I have already written here about Jovan Belcher murdering his girlfriend and then taking his own life. Much has been reported in the media about trying to make sense of this tragedy; well, everything except calling it domestic violence and providing information about patterns of abuse. One thing that has repeatedly been offered is that Belcher may have been suffering from a brain injury from his time in the NFL. I am extremely hesitant to absolve all notions of wrong-doing based on a biological condition, especially given all we know about men's violence against women in intimate partner relationships. It's extremely unlikely that the murder was a random incident, taking place outside the context of any other issues of power and control within their relationship. However, it would be irresponsible of us to not consider the role that biological conditions may have played in leading up to this tragedy.
This week, another study was published adding weight to the theory that head injuries leads to permanent brain injury (See this NPR blog for an overview). One of the implications, is that people whose brains show the impact of severe or repeated hits to the head can experience mild symptoms like headaches and trouble with attention as well as more severe symptoms such as depression, dementia, and aggression. The study reports that they found evidence of these effects in athletes and military personnel.
While I certainly do not deny the scientific evidence regarding an association between brain injuries and behavior (that sounds common sense to me), I do wonder what it means in terms of implications for our understanding of domestic violence. Generally, domestic violence (DV) activists have explained DV in cultural terms: patriarchy, entitlement, power, exploitation. I've been right there in challenging biological explanations such as bipolar disease or "boys will be boys" to explain away men's responsibility in ending domestic violence (we don't see a lot of women with bipolar disease murdering their male partners in mass numbers).
That said, I do think the implications of this line of research can not be ignored. If we're serious about wanting to end intimate partner violence, and broadly men's violence against women, it's imperative to consider all potential explanations of violence when targeting interventions. If treatment of and more humanly, prevention of, traumatic brain injuries can decrease the amount of violence perpetrated by military personal and athletes, it is definitely not worth clinging to our standpoint of cultural explanations in responding to domestic violence.
And, taking on a slightly philosophical viewpoint momentarily, can we accept that it is both? Can we fully embrace biological and genetic theories in understanding domestic violence AND still attribute issues of patriarchy, power, control, and exploitation to the overwhelming trend of male violence against women? Rigid masculine culture and denigration of women is prominent in the military and professional athletic culture and most definitely needs to be addressed in order to decrease the frequency of intimate partner violence. Addressing biological causes such as traumatic brain injuries, depression, and post traumatic stress syndrome may also provide valuable pathways to mitigating violence. We of course run the risk of this complexity being boiled down to simple messaging and co-option of messaging that could be detrimental to actually addressing the problem (i.e. a return to "boys will be boys"). In the past, it was beneficial to reject biological causes because it seemingly undermined our ability to hold abusers accountable. Yet, I don't think these things have to necessarily be mutually exclusive. In fact, taking a nature and nurture approach to our understanding of the causes of DV, can provide more accountability- to individuals to seek help, to institutions (NFL, military, etc.), to communities, and to governments.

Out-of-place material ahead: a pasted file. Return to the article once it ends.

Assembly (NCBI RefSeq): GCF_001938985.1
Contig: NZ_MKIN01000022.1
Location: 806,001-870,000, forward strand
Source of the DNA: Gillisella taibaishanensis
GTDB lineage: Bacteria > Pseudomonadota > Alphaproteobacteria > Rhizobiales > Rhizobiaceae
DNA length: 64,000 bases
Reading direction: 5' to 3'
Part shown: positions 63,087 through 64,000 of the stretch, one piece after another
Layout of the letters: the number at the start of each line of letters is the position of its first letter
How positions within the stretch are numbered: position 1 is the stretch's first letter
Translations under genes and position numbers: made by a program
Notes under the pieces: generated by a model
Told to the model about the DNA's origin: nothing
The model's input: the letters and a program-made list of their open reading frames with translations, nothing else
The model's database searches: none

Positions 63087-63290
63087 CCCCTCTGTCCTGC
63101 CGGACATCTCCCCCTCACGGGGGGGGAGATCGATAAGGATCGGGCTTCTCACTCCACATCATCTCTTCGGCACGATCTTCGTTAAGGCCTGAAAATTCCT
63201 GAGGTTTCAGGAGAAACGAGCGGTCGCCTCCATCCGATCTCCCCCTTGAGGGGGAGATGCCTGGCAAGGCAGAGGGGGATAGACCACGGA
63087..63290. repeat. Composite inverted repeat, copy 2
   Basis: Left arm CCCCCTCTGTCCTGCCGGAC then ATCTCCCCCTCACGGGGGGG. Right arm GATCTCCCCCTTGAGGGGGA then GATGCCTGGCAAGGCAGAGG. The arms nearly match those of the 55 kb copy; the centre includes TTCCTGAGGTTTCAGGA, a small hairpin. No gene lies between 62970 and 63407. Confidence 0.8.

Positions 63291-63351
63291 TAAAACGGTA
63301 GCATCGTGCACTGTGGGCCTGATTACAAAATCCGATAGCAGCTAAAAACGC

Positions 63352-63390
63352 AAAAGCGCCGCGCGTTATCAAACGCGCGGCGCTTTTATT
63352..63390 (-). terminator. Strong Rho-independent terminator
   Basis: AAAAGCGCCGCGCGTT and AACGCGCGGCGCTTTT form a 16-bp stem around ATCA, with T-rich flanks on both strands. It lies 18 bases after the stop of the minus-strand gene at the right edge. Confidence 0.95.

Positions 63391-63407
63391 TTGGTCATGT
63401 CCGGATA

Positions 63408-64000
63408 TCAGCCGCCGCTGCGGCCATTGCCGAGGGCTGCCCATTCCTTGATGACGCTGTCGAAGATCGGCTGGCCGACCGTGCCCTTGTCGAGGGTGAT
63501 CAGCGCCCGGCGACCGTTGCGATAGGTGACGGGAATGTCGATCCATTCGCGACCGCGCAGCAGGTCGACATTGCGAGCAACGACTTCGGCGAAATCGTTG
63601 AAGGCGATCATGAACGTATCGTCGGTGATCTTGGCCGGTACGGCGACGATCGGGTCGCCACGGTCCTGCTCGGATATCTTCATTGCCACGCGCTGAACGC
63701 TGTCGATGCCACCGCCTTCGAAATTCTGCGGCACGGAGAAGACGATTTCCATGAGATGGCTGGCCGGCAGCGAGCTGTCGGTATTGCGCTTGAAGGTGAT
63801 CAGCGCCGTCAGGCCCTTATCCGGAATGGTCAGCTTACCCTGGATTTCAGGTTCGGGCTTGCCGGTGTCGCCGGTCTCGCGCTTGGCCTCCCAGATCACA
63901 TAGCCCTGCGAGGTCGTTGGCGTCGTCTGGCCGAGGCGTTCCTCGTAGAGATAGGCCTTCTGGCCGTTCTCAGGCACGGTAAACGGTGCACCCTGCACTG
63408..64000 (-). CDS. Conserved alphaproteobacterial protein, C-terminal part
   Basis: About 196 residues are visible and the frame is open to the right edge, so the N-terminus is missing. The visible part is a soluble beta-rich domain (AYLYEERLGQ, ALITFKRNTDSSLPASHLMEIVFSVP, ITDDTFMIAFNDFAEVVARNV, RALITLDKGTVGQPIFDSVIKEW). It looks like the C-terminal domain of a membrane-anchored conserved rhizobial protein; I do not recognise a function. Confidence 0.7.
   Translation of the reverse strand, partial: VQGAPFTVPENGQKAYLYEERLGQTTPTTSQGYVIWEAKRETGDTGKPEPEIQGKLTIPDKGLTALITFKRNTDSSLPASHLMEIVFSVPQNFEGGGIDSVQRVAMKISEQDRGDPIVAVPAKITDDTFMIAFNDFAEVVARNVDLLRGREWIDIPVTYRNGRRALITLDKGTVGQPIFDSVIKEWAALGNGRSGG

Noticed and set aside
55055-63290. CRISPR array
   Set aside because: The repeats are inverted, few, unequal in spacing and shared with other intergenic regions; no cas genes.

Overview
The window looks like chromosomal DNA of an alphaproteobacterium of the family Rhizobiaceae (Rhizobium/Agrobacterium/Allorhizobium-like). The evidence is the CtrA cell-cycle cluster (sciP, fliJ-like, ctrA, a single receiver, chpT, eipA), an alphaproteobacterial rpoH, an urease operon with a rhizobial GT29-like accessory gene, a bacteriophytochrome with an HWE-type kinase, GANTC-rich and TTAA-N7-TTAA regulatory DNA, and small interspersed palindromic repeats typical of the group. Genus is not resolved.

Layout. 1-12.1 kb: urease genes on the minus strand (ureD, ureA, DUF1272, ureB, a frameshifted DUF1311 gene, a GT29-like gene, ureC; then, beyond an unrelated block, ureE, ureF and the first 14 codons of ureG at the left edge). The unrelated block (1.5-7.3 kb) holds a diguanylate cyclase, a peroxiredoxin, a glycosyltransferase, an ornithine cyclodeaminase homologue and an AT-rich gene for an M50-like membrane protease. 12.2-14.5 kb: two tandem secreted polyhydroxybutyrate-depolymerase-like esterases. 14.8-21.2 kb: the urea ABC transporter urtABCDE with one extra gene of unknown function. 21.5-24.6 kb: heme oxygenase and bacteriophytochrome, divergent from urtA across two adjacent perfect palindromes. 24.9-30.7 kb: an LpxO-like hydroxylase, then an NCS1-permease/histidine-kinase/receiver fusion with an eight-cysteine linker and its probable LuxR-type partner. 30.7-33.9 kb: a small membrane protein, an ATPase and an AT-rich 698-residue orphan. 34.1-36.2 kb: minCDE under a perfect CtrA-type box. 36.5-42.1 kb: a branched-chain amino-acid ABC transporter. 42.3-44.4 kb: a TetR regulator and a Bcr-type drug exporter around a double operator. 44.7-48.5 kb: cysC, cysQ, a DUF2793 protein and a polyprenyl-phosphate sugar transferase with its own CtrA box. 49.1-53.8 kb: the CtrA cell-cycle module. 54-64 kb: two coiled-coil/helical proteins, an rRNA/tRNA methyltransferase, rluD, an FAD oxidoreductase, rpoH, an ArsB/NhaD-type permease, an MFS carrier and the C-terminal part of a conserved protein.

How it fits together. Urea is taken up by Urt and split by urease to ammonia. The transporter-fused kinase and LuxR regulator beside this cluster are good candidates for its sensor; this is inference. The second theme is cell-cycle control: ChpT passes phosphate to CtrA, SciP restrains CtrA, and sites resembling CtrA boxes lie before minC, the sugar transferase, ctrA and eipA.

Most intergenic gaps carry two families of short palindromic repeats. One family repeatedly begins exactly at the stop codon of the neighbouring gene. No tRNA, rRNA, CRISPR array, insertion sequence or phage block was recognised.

Amended: Reports are coming out documenting Belcher had a history of control issues in his relationships, long before the concussion that the media have speculated may have played a role is his killing of his girlfriend. This fits in line with what we know about domestic violence and what we are learning about their relationship towards the end contain many predictable warning signs of intimate partner violence. See this article for some more information.
Belcher aside, I think it is interesting to take a look at what additional information we could learn from brain injuries. Whether research shows it's simply another risk factor (like the abusive person losing a job, pregnancy, or leaving the relationship) or rather an association independent of the typical abusive relationship would be interesting.